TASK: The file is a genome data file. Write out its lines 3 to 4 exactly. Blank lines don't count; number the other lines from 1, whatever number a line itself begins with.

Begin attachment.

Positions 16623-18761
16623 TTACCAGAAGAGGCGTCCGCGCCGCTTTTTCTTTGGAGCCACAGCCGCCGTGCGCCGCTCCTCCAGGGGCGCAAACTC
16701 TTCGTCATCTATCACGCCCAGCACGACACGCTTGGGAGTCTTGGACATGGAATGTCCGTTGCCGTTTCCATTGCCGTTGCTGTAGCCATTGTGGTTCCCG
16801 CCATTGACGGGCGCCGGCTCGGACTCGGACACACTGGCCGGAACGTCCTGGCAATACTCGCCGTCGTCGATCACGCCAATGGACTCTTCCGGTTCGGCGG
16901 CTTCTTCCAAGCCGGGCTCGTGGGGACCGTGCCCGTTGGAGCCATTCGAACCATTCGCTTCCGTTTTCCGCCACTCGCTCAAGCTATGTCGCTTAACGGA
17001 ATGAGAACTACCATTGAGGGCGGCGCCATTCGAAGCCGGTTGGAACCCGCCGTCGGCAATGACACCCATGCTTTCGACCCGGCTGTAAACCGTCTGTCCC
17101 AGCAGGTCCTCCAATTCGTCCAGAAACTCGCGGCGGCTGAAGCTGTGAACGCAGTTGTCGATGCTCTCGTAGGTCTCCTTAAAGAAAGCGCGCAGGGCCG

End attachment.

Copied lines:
16701 TTCGTCATCTATCACGCCCAGCACGACACGCTTGGGAGTCTTGGACATGGAATGTCCGTTGCCGTTTCCATTGCCGTTGCTGTAGCCATTGTGGTTCCCG
16801 CCATTGACGGGCGCCGGCTCGGACTCGGACACACTGGCCGGAACGTCCTGGCAATACTCGCCGTCGTCGATCACGCCAATGGACTCTTCCGGTTCGGCGG